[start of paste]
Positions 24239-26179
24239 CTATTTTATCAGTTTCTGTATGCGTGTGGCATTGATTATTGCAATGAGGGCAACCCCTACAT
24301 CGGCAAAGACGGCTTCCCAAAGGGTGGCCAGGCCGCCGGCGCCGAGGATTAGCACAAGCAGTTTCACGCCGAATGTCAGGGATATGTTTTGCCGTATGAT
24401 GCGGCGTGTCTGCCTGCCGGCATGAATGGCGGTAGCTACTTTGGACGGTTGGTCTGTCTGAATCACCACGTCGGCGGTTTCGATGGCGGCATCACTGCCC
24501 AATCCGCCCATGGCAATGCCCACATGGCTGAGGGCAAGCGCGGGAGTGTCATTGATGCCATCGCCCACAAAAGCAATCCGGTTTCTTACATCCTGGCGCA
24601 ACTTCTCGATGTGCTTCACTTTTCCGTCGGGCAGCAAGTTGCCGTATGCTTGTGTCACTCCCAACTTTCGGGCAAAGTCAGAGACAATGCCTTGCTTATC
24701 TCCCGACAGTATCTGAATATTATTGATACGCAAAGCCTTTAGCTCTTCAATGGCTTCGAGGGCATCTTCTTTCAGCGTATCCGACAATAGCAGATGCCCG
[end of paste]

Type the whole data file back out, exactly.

Positions 24239-26179
24239 CTATTTTATCAGTTTCTGTATGCGTGTGGCATTGATTATTGCAATGAGGGCAACCCCTACAT
24301 CGGCAAAGACGGCTTCCCAAAGGGTGGCCAGGCCGCCGGCGCCGAGGATTAGCACAAGCAGTTTCACGCCGAATGTCAGGGATATGTTTTGCCGTATGAT
24401 GCGGCGTGTCTGCCTGCCGGCATGAATGGCGGTAGCTACTTTGGACGGTTGGTCTGTCTGAATCACCACGTCGGCGGTTTCGATGGCGGCATCACTGCCC
24501 AATCCGCCCATGGCAATGCCCACATGGCTGAGGGCAAGCGCGGGAGTGTCATTGATGCCATCGCCCACAAAAGCAATCCGGTTTCTTACATCCTGGCGCA
24601 ACTTCTCGATGTGCTTCACTTTTCCGTCGGGCAGCAAGTTGCCGTATGCTTGTGTCACTCCCAACTTTCGGGCAAAGTCAGAGACAATGCCTTGCTTATC
24701 TCCCGACAGTATCTGAATATTATTGATACGCAAAGCCTTTAGCTCTTCAATGGCTTCGAGGGCATCTTCTTTCAGCGTATCCGACAATAGCAGATGCCCG